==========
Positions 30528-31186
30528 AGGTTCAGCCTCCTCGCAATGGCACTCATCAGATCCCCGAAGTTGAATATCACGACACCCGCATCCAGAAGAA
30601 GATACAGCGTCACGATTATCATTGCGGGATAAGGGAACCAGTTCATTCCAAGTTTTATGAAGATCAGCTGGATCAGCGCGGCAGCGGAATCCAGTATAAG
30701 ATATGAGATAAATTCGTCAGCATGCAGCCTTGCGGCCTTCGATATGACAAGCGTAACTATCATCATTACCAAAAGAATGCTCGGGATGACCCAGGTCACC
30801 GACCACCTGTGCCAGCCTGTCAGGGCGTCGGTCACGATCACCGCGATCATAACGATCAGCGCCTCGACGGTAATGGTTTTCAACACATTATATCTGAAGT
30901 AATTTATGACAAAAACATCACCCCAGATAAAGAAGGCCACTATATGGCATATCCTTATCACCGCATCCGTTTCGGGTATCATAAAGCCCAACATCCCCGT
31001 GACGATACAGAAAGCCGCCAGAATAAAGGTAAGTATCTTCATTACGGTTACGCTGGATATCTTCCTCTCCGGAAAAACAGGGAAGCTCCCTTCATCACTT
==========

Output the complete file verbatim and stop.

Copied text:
Positions 30528-31186
30528 AGGTTCAGCCTCCTCGCAATGGCACTCATCAGATCCCCGAAGTTGAATATCACGACACCCGCATCCAGAAGAA
30601 GATACAGCGTCACGATTATCATTGCGGGATAAGGGAACCAGTTCATTCCAAGTTTTATGAAGATCAGCTGGATCAGCGCGGCAGCGGAATCCAGTATAAG
30701 ATATGAGATAAATTCGTCAGCATGCAGCCTTGCGGCCTTCGATATGACAAGCGTAACTATCATCATTACCAAAAGAATGCTCGGGATGACCCAGGTCACC
30801 GACCACCTGTGCCAGCCTGTCAGGGCGTCGGTCACGATCACCGCGATCATAACGATCAGCGCCTCGACGGTAATGGTTTTCAACACATTATATCTGAAGT
30901 AATTTATGACAAAAACATCACCCCAGATAAAGAAGGCCACTATATGGCATATCCTTATCACCGCATCCGTTTCGGGTATCATAAAGCCCAACATCCCCGT
31001 GACGATACAGAAAGCCGCCAGAATAAAGGTAAGTATCTTCATTACGGTTACGCTGGATATCTTCCTCTCCGGAAAAACAGGGAAGCTCCCTTCATCACTT